Definition of unintentional english

Inadvertent english placed on the cueball by a failure to hit it dead center on its horizontal axis. It is both a common source of missed shots and commonly overlooked when attempts are made to determine the reason for a miss. In UK parlance this is usually called 'unwanted side'.

24 Random Essential Billiards Terms

A well calculated successful slop shot that is usually hit a little harder than it should be and results in a pocketed ball or two without any fouls.
Also dead ball shot. A shot intended to slow down or "kill" the cue ball's speed as much as possible after contact with an object ball; usually a shot with draw, often combined with inside english. It is often shortened to kill.
A cluster of balls. In snooker, the bunch of reds that are typically left below the pink spot in the early stages of a frame, not including those reds that have been released into pottable positions.
This is an instance when the person not taking their turn interferes with the game play, this is recorded as a foul.
These are fouls made in one turn and then on the next by the same player each time. Some games have a rule that a player will lose the rack or match with three succesive fouls.
This is to have control on the cue ball in your shots.
Same as side rail.
A reference to the amount of English applied to the object ball from the cue ball.
The full fifteen ball set of pool or snooker object balls after being racked, before the break shot (i.e., same as rack, definition 2, and triangle, defn. 2). Chiefly British today, but also an American usage ca. World War I.
An intentionally amateurish stroke to disguise one's ability to play.
In the game 9 Ball, making the nine ball early with a legal shot, but not on the break.
This game is played on a smaller octagonal table filled with bumpers in the middle and two more bumpers surrounding a hole on each side of the table. The game is played by trying to sink the balls into the opposite pocket by hitting the object ball directly instead of using a cue ball.
This is to take all the money from a player or to have lost all of your own money.
This when you receive the first legitimate shot on the next "ball on" after there had been a series of safeties to try and hurt the other players chances. This term is often used in one pocket pool.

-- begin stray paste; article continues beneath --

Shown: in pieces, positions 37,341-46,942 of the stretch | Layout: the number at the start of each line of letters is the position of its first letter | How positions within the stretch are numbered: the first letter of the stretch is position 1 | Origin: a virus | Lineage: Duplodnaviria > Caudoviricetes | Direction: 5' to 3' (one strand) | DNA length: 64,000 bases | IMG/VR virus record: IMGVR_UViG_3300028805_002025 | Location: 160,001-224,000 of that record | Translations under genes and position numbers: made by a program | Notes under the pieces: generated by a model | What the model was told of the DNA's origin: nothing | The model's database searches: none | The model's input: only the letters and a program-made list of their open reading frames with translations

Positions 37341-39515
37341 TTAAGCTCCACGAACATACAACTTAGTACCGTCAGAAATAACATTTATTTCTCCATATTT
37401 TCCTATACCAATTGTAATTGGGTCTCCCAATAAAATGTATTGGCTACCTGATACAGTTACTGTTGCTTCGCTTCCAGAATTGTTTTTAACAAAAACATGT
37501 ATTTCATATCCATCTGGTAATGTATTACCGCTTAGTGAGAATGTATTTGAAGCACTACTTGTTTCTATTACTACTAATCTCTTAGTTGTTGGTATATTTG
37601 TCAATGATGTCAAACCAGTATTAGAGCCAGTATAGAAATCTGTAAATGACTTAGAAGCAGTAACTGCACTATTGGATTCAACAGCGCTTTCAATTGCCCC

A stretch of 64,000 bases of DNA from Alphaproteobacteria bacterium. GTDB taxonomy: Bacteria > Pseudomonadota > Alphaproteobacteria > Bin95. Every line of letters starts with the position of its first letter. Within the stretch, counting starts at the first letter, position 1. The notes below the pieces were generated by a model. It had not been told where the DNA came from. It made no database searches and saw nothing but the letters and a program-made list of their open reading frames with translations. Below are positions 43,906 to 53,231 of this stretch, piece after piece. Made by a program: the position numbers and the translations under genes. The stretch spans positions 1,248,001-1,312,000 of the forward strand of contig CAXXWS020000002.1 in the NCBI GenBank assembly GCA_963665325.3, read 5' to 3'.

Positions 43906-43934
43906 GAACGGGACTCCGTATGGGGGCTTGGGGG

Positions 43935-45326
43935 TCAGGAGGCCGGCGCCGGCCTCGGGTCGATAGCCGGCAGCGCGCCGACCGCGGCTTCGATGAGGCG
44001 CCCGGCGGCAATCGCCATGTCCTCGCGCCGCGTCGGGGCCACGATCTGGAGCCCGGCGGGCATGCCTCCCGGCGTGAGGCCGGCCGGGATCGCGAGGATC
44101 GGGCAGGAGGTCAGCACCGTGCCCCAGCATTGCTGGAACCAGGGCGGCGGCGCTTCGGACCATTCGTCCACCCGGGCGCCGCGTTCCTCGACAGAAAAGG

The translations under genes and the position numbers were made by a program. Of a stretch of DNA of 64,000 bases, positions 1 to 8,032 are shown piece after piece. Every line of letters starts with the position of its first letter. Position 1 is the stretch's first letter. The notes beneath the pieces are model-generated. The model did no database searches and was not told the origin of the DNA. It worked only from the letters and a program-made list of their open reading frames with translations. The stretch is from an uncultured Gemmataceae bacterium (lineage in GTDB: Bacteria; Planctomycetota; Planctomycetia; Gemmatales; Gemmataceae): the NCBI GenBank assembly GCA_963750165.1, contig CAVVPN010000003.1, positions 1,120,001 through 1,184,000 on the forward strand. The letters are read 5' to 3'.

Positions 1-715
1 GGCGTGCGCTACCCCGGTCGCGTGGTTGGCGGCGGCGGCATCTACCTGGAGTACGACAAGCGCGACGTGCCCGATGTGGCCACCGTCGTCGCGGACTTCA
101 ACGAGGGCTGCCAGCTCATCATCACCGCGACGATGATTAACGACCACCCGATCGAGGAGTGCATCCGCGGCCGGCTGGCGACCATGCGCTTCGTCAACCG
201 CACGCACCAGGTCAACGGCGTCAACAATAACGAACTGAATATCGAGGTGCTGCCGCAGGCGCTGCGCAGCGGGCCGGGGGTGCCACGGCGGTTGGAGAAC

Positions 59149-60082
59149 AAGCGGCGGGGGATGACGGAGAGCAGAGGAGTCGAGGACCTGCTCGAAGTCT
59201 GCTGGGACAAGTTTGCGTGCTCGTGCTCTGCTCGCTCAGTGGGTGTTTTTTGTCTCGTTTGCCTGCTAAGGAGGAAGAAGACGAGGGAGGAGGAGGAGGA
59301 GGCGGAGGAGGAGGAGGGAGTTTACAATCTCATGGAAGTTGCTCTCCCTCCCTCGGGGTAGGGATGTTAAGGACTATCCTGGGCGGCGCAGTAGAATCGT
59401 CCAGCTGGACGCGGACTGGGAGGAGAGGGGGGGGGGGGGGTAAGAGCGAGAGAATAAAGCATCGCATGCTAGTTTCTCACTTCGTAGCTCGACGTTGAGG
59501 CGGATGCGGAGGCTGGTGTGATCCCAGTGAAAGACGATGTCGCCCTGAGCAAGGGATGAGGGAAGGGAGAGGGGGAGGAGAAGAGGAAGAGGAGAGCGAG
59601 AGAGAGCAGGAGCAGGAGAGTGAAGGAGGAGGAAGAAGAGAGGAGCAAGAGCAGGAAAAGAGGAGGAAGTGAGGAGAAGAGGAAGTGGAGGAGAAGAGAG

Oceania Pocket Billiard Association.
This describes a shot in carom games where the cue ball is driven all the way across the long rail, crossing the table, to score a point.
Also massé shot. A steep curve or complete reversal of cue ball direction without the necessity of any rail or object ball being struck, due to extreme spin imparted to the cue ball by a steeply elevated cue. For Example: shooting with extreme english by holding the cue at a position of 30-90 degrees while applying left or right spin.
Chiefly British: The rail at the Top of the table. Compare foot rail; contrast Bottom rail.
The ornamentation on a cue, between the wrap and the joint, is often made by inlaying exotic materials into the wood so the inlays form points. The value of a cue is often based on the number points.
In snooker, the pocket nearest the yellow spot.
Sometimes interchangeable with scratch, though the latter is often used only to refer to the foul of pocketing the cue ball. A violation of a particular game's rules for which a set penalty is imposed.
National Amateur Pool League.
The World Confederation of Billiard Sports (WCBS, sometimes called the World Confederation of Billiards Sports) is the international umbrella organization encompassing the major cue sports (billiards-type games), including carom billiards, pool games of several varieties, and snooker. The primary aim of WCBS is to establish billiard-type sports as medal events in as many multiple-sports competitions as possible, on both regional and world levels. The ultimate goal of WCBS is to have billiard sports included in the Olympic Games.
This is a creative game played between four players, using hands instead of cue sticks. The goal is to shoot as many balls as possible into the diagonally opposing corner pocket you are standing behind. The shooting is done taking turns and rotating counter clockwise. When misses on the pocket occur, the ball is open game to be stolen and pocketed in the new opposing pocket during the new owners turn. Ties are decided by lagging with the hands, and the winner of one game is the first to shoot in the next.